|US6716499 *||Jun 8, 2000||Apr 6, 2004||Cryovac, Inc.||Moisture/oxygen barrier bag|
|US7021028||Apr 30, 2004||Apr 4, 2006||Poly-Clip System Gmbh & Co. Kg||Process for the production of portion packs in a tubular film|
|US7200977 *||Jul 23, 2003||Apr 10, 2007||Cryovac, Inc.||Heat-shrinkable multilayer packaging film comprising inner layer comprising a polyester|
|US7854103 *||May 20, 2010||Dec 21, 2010||Tipper Tie, Inc.||Automated clippers|
|US7951247 *||Oct 1, 2002||May 31, 2011||Lawrence Livermore National Security, Llc||Nano-laminate-based ignitors|
|US8028497||Nov 11, 2010||Oct 4, 2011||Tipper Tie, Inc.||Automated clippers|
|US8061274 *||Jan 26, 2009||Nov 22, 2011||Brejon Holdings (BVI), Ltd.||Less than lethal projectile and a method for producing the same|
|US8423179||Jan 12, 2010||Apr 16, 2013||Tipper Tie, Inc.||Computer program products for automated clipping packaging apparatus|
|US8484937 *||Mar 22, 2010||Jul 16, 2013||Land O'lakes, Inc.||Methods for sealing overlapped flexible packaging material using an electrical impulse through a conductive element|
|US8511231 *||Nov 18, 2011||Aug 20, 2013||Brejon Holdings (BVI), Ltd.||Less than lethal projectile and a method for producing the same|
|US8516729||May 6, 2011||Aug 27, 2013||Brejon Holdings (BVI), Ltd.||Reduced lethality gun|
|US8606393||Mar 15, 2013||Dec 10, 2013||Tipper Tie, Inc.||Computer program products for automated clipping packaging apparatus|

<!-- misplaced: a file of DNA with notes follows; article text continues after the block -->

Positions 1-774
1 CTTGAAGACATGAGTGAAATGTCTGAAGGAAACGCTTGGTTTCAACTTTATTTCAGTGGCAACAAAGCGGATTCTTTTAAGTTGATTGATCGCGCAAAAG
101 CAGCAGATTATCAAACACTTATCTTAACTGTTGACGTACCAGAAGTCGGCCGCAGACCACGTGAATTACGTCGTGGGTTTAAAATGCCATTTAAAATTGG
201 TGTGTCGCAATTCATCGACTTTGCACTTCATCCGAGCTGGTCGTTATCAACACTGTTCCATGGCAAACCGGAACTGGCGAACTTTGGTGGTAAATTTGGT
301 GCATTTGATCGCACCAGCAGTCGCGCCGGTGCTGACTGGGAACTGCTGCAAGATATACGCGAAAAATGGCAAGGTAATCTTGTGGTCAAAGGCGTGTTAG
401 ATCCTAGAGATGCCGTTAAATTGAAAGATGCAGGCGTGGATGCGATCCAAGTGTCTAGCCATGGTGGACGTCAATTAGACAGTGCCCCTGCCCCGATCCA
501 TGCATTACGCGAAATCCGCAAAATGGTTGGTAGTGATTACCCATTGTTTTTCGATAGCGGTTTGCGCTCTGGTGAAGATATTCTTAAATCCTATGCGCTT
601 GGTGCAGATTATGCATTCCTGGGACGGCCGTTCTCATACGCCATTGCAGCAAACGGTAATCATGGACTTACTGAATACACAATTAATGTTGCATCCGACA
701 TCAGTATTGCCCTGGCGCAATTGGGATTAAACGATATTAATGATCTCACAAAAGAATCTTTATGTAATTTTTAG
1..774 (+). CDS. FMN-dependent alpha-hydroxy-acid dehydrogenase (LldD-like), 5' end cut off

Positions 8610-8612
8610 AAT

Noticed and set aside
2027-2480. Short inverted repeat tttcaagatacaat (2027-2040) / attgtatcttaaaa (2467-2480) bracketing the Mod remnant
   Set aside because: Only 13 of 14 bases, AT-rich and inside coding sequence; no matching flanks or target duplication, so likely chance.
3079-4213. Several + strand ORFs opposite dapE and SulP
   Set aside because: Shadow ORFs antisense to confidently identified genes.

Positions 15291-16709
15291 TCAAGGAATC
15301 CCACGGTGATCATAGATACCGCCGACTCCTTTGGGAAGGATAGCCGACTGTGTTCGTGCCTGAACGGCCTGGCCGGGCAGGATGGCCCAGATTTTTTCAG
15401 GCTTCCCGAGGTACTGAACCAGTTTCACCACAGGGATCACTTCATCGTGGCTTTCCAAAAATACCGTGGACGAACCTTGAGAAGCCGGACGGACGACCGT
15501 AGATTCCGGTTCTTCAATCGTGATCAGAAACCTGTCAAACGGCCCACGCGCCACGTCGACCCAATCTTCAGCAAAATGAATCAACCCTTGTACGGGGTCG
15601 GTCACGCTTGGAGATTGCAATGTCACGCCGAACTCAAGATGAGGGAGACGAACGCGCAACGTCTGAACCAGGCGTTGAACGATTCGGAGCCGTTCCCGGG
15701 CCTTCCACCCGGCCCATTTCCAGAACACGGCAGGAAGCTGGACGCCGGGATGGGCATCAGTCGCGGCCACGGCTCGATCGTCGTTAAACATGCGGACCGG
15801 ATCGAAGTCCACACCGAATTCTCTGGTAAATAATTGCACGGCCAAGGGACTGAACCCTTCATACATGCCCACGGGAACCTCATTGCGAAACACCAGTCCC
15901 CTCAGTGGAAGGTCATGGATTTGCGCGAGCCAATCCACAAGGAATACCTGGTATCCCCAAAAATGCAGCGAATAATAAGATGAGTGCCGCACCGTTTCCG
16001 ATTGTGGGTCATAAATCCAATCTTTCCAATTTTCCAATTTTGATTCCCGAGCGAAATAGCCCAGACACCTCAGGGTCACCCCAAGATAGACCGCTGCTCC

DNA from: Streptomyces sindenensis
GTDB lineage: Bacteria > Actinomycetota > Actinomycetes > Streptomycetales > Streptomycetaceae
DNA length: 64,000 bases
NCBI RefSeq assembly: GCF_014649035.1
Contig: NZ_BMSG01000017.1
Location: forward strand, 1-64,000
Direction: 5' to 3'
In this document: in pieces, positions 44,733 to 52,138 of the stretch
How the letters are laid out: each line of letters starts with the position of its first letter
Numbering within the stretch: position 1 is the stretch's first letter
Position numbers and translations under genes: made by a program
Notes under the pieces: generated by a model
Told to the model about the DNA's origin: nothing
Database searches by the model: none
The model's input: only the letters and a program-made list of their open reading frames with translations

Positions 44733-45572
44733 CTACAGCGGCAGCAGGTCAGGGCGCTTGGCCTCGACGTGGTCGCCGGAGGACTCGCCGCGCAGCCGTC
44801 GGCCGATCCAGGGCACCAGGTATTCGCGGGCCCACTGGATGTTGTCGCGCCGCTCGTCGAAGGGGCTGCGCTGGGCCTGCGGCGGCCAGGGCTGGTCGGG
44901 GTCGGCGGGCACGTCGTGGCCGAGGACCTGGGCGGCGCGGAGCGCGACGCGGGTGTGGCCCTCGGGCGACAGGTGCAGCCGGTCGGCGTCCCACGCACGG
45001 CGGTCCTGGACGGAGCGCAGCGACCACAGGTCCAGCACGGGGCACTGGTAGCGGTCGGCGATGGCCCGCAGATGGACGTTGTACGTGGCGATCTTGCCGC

|US9021959||May 15, 2012||May 5, 2015||Brejon Holdings (BVI), Ltd.||Less than lethal cartridge|
|US9103613||Oct 15, 2012||Aug 11, 2015||Brejon Holdings (BVI), Ltd.||Multiple cartridge assembly for less than lethal cartridge|
|US9242752||Oct 9, 2013||Jan 26, 2016||Tipper Tie, Inc.||Clipper mechanisms and related devices|
|US20040060625 *||Oct 1, 2002||Apr 1, 2004||The Regents Of The University Of California.||Nano-laminate-based ignitors|
|US20040065052 *||Jul 23, 2003||Apr 8, 2004||Ramesh Ram K.||Heat-shrinkable multilayer packaging film comprising inner layer comprising a polyester|
|US20040202750 *||Apr 10, 2003||Oct 14, 2004||Versluys Robert Thor||Easy-open chub package with heat-sealed ends|
|US20050000190 *||Apr 30, 2004||Jan 6, 2005||Poly-Clip System Gmbh & Co. Kg||Process for the production of portion packs in a tubular film|
|US20070243276 *||Nov 9, 2006||Oct 18, 2007||Universidade Do Minho||Laboratorial extrusion line for the production of conventional and bi-oriented tubular film, with simple commutation between the two techniques|
|US20100223884 *||May 20, 2010||Sep 9, 2010||Griggs Samuel D||Automated clippers|
|US20110056171 *||Nov 11, 2010||Mar 10, 2011||Griggs Samuel D||Automated clippers|